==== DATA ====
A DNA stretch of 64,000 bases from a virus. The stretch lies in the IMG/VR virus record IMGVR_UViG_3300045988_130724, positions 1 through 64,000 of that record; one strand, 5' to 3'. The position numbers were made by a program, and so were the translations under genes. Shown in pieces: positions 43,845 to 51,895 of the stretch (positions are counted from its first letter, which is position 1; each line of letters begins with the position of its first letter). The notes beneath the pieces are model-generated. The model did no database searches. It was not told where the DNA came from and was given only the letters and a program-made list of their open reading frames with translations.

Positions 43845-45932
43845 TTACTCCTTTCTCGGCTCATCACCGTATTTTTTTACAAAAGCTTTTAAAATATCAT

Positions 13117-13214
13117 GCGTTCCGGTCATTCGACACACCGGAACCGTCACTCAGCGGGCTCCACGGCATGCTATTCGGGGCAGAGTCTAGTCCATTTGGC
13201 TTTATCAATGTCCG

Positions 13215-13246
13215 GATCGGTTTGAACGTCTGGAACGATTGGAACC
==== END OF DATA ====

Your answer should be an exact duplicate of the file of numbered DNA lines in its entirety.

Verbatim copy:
A DNA stretch of 64,000 bases from a virus. The stretch lies in the IMG/VR virus record IMGVR_UViG_3300045988_130724, positions 1 through 64,000 of that record; one strand, 5' to 3'. The position numbers were made by a program, and so were the translations under genes. Shown in pieces: positions 43,845 to 51,895 of the stretch (positions are counted from its first letter, which is position 1; each line of letters begins with the position of its first letter). The notes beneath the pieces are model-generated. The model did no database searches. It was not told where the DNA came from and was given only the letters and a program-made list of their open reading frames with translations.

Positions 43845-45932
43845 TTACTCCTTTCTCGGCTCATCACCGTATTTTTTTACAAAAGCTTTTAAAATATCAT

Positions 13117-13214
13117 GCGTTCCGGTCATTCGACACACCGGAACCGTCACTCAGCGGGCTCCACGGCATGCTATTCGGGGCAGAGTCTAGTCCATTTGGC
13201 TTTATCAATGTCCG

Positions 13215-13246
13215 GATCGGTTTGAACGTCTGGAACGATTGGAACC